Hatch lamented the high court throwing out the federal Defense of Marriage Act last summer.

There is a question of whether it should be able to tell the states what they can or cannot do with marriage, he said. The 50 state "laboratories" can find their own solutions rather than having one "tribunal" ignoring the will of the states, which he said could lead to "anarchy."

"Is the federal government constitutionally going to take away all the rights of the states?" Hatch said.

Email: romboy@deseretnews.com

Twitter: dennisromboy

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1. get her done
Bountiful, UT,
May 28, 2014

Hatch is right.

2. Ranch
Here, UT,
May 28, 2014

"We need to be very, very careful before we overturn religious belief," he said."

--- No. No. NO!!! We need to be very, very careful before we put religious beliefs into law in the first place!

""We're in danger of losing our religious freedom and our rights."

--- What about the religious freedom of those who support marriage equality? What about the rights of LGBT citizens?

"Even if same-sex marriage were to become legal, it will never be fully accepted by many..."

--- So? No big deal.

"There is a question of whether it should be able to tell the states what they can or cannot do with marriage, he said. "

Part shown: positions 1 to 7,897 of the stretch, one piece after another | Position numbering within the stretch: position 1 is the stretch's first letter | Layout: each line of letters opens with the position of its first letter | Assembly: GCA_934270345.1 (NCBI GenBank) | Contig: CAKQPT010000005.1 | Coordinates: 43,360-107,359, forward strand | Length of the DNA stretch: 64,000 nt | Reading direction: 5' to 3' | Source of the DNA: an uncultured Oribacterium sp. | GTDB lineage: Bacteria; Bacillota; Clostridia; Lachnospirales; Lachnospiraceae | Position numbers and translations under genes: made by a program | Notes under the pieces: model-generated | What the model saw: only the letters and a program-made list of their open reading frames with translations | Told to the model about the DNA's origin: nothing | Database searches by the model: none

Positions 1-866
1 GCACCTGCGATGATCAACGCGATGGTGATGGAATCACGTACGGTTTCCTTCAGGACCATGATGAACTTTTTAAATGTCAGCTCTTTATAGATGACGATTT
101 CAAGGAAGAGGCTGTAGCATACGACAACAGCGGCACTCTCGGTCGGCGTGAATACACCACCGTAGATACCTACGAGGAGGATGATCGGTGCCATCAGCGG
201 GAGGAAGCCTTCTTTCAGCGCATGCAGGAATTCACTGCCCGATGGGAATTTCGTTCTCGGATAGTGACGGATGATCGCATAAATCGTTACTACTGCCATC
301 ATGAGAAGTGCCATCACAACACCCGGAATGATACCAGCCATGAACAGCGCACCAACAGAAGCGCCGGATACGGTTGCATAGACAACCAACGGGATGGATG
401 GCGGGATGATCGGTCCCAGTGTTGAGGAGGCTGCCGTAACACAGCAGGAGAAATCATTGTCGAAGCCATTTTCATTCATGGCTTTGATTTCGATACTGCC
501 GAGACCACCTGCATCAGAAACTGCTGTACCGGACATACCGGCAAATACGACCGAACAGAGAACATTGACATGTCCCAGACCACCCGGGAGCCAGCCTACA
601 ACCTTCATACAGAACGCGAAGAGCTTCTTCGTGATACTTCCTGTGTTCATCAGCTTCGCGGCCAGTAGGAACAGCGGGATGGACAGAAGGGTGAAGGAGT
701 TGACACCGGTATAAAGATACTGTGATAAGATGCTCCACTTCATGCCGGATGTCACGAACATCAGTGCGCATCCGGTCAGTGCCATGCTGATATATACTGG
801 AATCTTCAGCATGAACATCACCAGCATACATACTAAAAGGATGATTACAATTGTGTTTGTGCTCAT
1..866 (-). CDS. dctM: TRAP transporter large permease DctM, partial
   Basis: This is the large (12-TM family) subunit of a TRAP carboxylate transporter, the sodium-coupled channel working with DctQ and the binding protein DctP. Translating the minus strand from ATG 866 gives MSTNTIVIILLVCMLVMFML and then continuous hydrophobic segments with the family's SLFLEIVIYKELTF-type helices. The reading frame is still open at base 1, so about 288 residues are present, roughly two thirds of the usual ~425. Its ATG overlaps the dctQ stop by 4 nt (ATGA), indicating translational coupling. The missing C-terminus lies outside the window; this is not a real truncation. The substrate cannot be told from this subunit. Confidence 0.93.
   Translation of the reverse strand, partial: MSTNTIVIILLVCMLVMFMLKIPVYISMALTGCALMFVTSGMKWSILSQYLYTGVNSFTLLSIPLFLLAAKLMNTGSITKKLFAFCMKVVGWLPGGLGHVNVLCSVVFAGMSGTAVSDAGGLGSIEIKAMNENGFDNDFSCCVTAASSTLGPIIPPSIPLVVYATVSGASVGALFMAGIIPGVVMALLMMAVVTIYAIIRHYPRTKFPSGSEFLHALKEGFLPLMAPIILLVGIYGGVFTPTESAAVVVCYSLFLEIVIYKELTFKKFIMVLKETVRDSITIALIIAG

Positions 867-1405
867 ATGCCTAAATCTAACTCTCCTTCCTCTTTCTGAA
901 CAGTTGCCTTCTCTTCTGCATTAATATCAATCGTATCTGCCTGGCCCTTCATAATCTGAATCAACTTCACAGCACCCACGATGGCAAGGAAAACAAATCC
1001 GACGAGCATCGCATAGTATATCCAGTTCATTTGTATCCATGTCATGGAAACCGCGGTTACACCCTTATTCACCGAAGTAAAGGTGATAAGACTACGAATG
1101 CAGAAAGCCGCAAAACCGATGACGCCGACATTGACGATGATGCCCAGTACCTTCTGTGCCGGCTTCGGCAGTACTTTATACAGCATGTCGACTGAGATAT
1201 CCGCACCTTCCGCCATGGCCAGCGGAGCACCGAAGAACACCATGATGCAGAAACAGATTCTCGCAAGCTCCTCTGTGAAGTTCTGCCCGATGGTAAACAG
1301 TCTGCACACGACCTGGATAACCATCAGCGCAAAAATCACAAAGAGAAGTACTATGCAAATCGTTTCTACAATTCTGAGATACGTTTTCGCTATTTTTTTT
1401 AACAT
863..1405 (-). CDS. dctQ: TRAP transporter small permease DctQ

--- Are you still married when you cross state lines, Senator?

3. Bob K
Davis, CA,
May 28, 2014

Good for Senator Hatch to tell the obvious truth about the outcome! He is a great American, whether I find him too conservative or not: he is not part of the "let's jam things up until we get our way" current republican generation.

As I have been saying for some time, someone needs to be preparing DN readers for the inevitable, not encouraging division and hatred and separation by denying that it will happen.

All those Gay folks, including those who are mormon, are citizens of the USA and all are God's children. Most Americans, now, including a super majority of the under 40s, accept marriage equality. Most Christians feel that the interpretations of the Bible which come down hard on the Gays are antiquated and wrong.

Many who believe in God do not believe he created your Gay sons and daughters to be 2nd or 3rd class citizens, not able to marry who they love. Many wonder why there is continual slander of Gay folks.

DN, how about some articles on how Utahns can learn to accept civil marriage equality, whether or not the lds and other churches ever permit it religiously?

4. Henry Drummond
San Jose, CA,
May 28, 2014

It seems a little strange for Senator Hatch to say the he believes the states should be the ones to define marriage yet he supports DOMA and a Constitutional Amendment to define it for them.

5. Darrel
Eagle Mountain, UT,
May 28, 2014

So, please Mr. Senator, name 1 religious right that was lost with Judge Shelby's ruling? Just one. If you can, I will immediately and without hesitation join your fight.

Just one.